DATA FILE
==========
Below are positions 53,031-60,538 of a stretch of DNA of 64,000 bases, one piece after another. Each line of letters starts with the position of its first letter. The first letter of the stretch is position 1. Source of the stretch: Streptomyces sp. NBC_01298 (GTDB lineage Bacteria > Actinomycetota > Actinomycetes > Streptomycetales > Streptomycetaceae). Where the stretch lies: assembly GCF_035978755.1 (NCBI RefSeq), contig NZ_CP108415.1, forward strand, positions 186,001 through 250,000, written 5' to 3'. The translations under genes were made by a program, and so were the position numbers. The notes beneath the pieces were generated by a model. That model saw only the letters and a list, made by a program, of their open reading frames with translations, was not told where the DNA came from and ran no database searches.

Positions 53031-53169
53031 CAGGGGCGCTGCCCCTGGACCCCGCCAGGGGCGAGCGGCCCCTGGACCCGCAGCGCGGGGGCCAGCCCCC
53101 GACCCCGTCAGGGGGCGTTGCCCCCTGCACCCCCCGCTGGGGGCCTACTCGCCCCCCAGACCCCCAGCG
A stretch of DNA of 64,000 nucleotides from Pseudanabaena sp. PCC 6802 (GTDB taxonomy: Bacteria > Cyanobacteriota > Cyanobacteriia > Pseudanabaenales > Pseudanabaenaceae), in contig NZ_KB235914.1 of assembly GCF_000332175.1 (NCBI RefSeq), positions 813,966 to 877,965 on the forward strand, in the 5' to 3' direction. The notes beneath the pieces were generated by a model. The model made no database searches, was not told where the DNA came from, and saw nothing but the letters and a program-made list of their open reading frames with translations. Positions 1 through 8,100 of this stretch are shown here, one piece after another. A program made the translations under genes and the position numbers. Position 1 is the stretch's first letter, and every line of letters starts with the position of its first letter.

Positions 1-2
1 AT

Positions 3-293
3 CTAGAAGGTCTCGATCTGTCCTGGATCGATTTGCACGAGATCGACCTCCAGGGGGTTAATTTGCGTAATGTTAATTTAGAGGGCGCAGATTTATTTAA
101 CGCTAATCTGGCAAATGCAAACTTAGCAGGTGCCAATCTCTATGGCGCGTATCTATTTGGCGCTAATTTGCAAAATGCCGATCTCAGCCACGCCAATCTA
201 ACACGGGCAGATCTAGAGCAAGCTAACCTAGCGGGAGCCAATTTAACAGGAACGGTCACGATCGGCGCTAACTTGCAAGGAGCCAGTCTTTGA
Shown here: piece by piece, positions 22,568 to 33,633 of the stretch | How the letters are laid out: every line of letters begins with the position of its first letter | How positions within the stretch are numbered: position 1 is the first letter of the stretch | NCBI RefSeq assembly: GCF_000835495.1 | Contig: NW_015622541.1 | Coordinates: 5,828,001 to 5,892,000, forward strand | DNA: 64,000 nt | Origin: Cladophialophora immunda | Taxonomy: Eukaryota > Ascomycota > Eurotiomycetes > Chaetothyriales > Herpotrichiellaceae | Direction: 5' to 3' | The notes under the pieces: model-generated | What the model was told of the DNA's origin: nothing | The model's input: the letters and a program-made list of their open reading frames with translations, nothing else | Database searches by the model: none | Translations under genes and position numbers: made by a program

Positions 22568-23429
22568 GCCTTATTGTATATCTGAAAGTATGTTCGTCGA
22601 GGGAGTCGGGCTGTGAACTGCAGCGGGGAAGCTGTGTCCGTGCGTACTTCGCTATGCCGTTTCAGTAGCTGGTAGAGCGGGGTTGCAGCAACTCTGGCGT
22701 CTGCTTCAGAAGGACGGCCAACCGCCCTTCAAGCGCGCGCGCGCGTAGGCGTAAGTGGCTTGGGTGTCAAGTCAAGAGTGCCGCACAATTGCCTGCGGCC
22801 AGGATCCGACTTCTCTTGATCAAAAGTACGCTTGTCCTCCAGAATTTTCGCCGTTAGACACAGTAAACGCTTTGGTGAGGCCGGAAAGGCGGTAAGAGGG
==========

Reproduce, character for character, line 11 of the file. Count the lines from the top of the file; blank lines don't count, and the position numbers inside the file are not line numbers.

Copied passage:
201 ACACGGGCAGATCTAGAGCAAGCTAACCTAGCGGGAGCCAATTTAACAGGAACGGTCACGATCGGCGCTAACTTGCAAGGAGCCAGTCTTTGA